seeking to improve aids! (or is the horse bullying me help) - The Horse Forum
  • 1 Post By zeriiika
  • 2 Post By mslady254
LinkBack Thread Tools
post #1 of 5 Old 01-17-2020, 06:45 AM Thread Starter
Join Date: Jan 2020
Location: Hong Kong
Posts: 2
• Horses: 0
Unhappy seeking to improve aids! (or is the horse bullying me help)

First off I apologise in advance if there are unclear points/grammatical errors in my post as english is not my first language.

So I have been riding in a riding centre for a year now, and the pony that I'm currently riding has been with me for four months (mainly because he is suitable to help me train my canter), he is around 14hh and does quite some bit of jumping from what I know of. He is very smooth to ride when he wants to be, but he also has a lot of behaviours that I find hard to deal with. He is quite nappy, he absolutely hates going on the right rein, if I would let him walk on a long rein he would change the direction by himself if you do not stop him, it is especially worse when I'm starting out the lesson. He is reluctant to go forward in the first 15 minutes or so, though it can just be him warming up(?) I'm not quite certain since some days he would be very happy to forward, some days he'd be walking and trotting as if he is deep in a swamp and would have me try to get him forwards to the canter for at least 5 minutes straight. When I try to back up my aids with the whip on his hindquarters he would either kick out at the whip or try bucking, and if I use it on his shoulder he pulls on the trains to try jerking them out of my hands. I am told to deal with these with harder leg aids and a firm grip on the reins, and if he doesn't comply and keeps misbehaving, to have a slight jerk on the reins. After he's warmed up it is as if a switch has been flipped in him, he almost goes out of control sometimes by the end of the lesson and just flies off with me on him (especially if we have been doing some polework/small jumps) where I cannot get him to slow down or stop as pressure on the reins would make him go off even more so usually I just let him go off and I stay on him as relaxed as I can be (I don't know if that is right from a schooling standpoint, but it is what I opted to do because he will calm down on his own if I let him be and stop agitating him? I have no idea to be honest) I personally dislike punishing the horse as it is probably just my incompetence that caused them to be confused and frustrated (and from what I have read, it is not effective) but it has become something that I am very desperate to fix as I'm being told to do polework and small jumps, where I have fallen off him because of his antics. So I would like to know what I should be/shouldn't be doing with him.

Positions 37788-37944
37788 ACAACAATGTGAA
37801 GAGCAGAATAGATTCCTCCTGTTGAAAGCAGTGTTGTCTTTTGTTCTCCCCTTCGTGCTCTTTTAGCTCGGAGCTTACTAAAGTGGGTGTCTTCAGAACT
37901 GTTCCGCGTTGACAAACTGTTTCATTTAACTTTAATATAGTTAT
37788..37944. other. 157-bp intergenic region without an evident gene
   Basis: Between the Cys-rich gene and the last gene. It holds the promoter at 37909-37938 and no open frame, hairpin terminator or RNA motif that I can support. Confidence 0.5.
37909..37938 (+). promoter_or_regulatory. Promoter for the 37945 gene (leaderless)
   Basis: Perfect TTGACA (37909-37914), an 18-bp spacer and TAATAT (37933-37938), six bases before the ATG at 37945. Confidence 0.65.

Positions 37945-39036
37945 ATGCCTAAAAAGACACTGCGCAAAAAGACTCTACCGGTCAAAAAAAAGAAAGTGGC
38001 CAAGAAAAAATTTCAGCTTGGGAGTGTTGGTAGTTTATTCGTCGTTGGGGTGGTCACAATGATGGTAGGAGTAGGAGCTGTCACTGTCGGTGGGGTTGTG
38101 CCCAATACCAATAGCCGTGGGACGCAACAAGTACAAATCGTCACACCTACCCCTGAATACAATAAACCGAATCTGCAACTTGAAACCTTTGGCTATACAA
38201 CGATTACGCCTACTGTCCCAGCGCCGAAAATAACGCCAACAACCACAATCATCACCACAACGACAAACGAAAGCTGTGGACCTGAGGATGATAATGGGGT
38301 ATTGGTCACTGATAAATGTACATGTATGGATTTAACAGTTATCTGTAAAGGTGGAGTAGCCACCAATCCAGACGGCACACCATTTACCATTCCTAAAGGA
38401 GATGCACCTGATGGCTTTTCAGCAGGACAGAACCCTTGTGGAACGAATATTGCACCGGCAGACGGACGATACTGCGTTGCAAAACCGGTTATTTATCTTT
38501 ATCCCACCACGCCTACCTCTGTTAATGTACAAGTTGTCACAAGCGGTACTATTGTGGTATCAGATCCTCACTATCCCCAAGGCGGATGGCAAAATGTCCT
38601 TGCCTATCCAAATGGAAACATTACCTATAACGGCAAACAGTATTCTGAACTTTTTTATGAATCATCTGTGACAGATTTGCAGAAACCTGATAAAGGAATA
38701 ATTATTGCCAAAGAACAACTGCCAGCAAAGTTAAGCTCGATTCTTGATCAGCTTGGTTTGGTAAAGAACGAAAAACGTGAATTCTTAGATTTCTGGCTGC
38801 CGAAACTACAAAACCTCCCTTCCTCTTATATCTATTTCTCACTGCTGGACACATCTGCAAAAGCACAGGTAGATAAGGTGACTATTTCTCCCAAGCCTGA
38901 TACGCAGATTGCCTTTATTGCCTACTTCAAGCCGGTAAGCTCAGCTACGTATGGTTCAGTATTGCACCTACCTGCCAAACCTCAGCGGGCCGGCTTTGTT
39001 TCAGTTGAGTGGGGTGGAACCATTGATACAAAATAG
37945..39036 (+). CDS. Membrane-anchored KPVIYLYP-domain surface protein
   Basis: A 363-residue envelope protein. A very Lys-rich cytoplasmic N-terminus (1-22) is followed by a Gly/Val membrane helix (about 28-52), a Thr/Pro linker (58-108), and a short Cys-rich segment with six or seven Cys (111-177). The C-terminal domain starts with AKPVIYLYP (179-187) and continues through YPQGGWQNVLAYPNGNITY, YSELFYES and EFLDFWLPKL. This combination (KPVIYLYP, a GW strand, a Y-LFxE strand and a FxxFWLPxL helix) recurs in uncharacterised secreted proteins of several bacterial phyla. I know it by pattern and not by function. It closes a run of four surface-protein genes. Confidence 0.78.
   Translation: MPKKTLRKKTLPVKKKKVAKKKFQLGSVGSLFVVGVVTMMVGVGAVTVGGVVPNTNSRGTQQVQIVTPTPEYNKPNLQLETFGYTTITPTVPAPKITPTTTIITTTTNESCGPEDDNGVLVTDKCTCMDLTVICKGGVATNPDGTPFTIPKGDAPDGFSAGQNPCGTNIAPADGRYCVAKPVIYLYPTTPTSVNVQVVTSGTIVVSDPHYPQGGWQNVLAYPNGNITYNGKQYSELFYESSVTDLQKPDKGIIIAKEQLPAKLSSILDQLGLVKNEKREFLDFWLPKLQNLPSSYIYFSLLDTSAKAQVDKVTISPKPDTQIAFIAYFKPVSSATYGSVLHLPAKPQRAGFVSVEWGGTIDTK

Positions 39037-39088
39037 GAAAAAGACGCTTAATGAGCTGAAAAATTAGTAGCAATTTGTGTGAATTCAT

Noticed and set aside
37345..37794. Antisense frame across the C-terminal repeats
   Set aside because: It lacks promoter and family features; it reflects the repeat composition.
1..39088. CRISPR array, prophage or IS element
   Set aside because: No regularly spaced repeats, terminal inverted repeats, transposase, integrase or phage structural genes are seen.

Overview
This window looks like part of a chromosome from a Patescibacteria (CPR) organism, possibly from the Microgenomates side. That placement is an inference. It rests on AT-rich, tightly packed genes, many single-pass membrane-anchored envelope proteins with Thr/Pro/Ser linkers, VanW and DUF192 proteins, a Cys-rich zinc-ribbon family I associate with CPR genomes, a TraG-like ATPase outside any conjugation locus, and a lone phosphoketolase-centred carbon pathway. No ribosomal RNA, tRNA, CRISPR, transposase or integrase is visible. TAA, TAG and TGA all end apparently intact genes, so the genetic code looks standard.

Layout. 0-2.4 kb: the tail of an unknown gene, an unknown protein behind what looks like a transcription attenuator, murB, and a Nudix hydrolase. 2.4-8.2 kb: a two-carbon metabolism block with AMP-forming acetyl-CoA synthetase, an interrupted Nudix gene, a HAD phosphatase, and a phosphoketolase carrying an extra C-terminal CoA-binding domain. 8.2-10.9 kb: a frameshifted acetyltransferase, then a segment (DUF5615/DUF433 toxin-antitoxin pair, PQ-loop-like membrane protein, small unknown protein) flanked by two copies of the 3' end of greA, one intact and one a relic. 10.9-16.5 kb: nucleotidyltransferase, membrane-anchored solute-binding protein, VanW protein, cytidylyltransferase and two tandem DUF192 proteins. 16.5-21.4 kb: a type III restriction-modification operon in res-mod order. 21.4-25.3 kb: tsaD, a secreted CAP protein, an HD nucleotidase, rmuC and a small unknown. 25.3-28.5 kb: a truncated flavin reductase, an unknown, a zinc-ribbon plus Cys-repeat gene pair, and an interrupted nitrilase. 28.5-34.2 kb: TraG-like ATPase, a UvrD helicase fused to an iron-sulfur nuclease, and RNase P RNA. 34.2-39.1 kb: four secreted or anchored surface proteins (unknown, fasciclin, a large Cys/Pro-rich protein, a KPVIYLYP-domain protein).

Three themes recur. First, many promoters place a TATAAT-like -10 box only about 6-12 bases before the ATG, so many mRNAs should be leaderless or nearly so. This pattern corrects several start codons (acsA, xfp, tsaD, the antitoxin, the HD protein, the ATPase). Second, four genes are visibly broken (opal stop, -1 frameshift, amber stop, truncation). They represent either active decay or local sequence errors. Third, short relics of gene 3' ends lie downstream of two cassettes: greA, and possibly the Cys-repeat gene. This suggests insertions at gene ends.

Sidenote: When my instructor rides him he does not do this, at least nowhere near the extent he does with me, so that's why I think it's my incompetence that has led him to only do this when I'm the one on the saddle.

I appreciate any sort of help and I'll be happy to give more information that will help in diagnosing(?) the problem with me. Have a nice day!
AnitaAnne likes this.
zeriiika is offline  
post #2 of 5 Old 01-17-2020, 07:57 AM
Join Date: May 2013
Location: Central Florida
Posts: 867
• Horses: 0
Overall, honestly, I think you need a new lesson barn. Why do they keep putting you on a horse that sometimes just takes off with you at the end of the lesson ...? Not safe and they shouldn't continue to do that,,either help you with instruction, or put you on a different horse. It sounds to me like he is burned out on being used for lessons and is also taking advantage of your inexperience, as most horses will do. However, the instructor should be able to help you through that and not let it continue lesson after lesson.

Did they teach you to use the whip on his hindquarters??? And, do they continue to have you do that even though he bucks or kicks in response? I would almost expect a horse to react that way, unless its a light tap with the whip. I was taught to tap the shoulders or my own's the commotion and noise that encourages more forward, it's not for pain or punishment. Some horses are more likely to interpret being slapped on the rear end as a punishment and react as this horse , others might not be offended. When you use the crop (I'm assuming you're referring to a crop), do you use it in a rhymical manner, or just one slap? Horse respond better to any action done in a rhythm, if that makes sense. So, two or three light taps instead of one strong one might get a better response.